Remember, with great flexibility comes great responsibility. Schools have decisions to make and spell out in their grievance procedures to effectuate the new rules. 

8. Supportive measures  

The concept of supportive measures continues from the prior rules with a few changes. The examples provided in the new regulations clarify that no contact orders can be unilateral rather than mutual and that changes in class, work, housing, or extracurricular activities can occur regardless of whether there is a comparable alternative. The new rules also add a process where a party can challenge a decision to provide, deny, modify, or terminate a supportive measure.   

 

Administrative Changes

9. Responsibility to operate free from sex discrimination 

Beyond using the grievance procedures to address complaints of sex discrimination, the new rules emphasize the obligation to operate the education program or activity free from sex discrimination. When the school has knowledge of conduct that reasonably may constitute sex discrimination under Title IX, it must take action to promptly and effectively end any sex discrimination, prevent its recurrence, and remedy its effects. This is the case even when no complaint is initiated, informal resolution is used, or a complaint is dismissed. The Title IX Coordinator is also required to monitor for barriers to reporting and address identified barriers. In addition to coordinating supportive measures, disciplinary sanctions, and remedies, the Title IX Coordinator must take other appropriate prompt and effective steps to ensure sex discrimination does not continue or recur.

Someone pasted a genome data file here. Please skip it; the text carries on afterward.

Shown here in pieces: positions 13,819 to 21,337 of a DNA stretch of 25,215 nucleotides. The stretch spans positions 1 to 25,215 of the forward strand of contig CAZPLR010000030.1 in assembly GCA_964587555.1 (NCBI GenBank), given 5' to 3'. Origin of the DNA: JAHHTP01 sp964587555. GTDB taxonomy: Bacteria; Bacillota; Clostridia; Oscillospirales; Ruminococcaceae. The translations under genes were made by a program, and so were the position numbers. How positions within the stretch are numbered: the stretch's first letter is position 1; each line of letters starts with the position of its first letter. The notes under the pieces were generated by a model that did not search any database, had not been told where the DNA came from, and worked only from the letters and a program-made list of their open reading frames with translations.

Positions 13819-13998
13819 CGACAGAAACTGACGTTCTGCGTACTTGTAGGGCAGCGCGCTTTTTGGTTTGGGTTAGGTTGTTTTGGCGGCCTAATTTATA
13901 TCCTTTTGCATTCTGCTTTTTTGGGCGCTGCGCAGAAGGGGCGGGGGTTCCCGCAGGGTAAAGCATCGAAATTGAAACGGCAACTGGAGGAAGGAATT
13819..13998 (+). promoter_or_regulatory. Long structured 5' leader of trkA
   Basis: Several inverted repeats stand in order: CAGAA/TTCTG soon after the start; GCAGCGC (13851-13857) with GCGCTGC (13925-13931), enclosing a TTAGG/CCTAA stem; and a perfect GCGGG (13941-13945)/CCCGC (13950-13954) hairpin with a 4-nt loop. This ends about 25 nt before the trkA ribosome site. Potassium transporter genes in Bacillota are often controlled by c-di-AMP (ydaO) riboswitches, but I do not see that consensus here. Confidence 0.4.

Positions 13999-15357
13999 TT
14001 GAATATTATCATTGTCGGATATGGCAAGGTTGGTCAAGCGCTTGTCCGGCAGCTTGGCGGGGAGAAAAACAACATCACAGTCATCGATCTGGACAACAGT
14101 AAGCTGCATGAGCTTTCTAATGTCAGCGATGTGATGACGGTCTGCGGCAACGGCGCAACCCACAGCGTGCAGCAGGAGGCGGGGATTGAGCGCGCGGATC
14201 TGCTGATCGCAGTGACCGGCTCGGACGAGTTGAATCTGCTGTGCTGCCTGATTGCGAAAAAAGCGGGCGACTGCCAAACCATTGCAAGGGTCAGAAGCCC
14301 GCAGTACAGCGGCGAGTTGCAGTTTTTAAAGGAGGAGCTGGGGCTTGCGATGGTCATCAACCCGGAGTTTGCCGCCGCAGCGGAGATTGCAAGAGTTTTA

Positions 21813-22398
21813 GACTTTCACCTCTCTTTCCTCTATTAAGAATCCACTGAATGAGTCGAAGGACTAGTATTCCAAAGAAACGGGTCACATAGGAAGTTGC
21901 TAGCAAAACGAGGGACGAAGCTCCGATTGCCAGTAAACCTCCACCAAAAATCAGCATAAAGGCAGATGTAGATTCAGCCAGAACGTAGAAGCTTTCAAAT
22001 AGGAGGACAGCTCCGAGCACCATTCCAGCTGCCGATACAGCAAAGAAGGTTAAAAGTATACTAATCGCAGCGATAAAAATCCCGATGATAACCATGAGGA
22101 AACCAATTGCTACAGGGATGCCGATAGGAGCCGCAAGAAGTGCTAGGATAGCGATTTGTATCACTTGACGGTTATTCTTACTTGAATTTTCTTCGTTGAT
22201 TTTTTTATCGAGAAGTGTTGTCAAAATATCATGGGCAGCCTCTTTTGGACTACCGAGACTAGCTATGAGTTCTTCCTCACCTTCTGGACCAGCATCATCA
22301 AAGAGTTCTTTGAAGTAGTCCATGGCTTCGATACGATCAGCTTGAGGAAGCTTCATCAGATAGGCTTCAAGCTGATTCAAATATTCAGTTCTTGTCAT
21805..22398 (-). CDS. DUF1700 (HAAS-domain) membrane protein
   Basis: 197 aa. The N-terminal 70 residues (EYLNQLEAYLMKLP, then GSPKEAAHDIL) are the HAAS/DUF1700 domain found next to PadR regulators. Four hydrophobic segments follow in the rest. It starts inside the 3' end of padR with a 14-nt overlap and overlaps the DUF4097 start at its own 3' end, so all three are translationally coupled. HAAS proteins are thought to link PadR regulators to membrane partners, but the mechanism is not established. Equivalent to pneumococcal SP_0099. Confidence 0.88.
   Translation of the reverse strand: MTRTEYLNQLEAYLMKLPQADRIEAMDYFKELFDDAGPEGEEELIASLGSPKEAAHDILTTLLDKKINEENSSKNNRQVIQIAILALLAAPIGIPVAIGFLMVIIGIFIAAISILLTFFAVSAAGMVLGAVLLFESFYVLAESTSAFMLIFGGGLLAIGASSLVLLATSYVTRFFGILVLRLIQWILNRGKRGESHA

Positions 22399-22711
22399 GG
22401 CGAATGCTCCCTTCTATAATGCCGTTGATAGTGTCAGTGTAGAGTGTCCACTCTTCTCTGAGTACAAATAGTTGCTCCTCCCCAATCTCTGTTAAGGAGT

10. Training  

In line with the focus on eliminating sex discrimination in the education program or activity, the 2024 rules include new training requirements. The new rules require specified training for the Title IX team (coordinator, deputies, designees, investigators, decisionmakers, appellate decisionmakers, informal resolution facilitators, confidential employees, and those with authority to modify or terminate supportive measures) promptly upon hiring or change of position that alters their Title IX duties and annually thereafter. Additionally, all employees must receive annual training on the school’s obligation to address sex discrimination, the scope of conduct covered by Title IX, and the applicable reporting requirements. This new requirement includes training regarding the protections for pregnancy and related conditions. 

 

BONUS: Informal Resolution 

Informal resolution continues to be an alternative to the formal grievance process. The new rules allow for the use of informal resolution without filing a complaint.  

 

That’s our highlight reel, but there are many other changes, like requirements for parties with disabilities, privacy protections, parental rights, confidential employees, and the notice of nondiscrimination. If you have questions, please reach out to titleix@thompsonhorton.com. We also have new training options and Title IX Guidebooks to support your team, as well as upcoming K-12 and higher education webinars.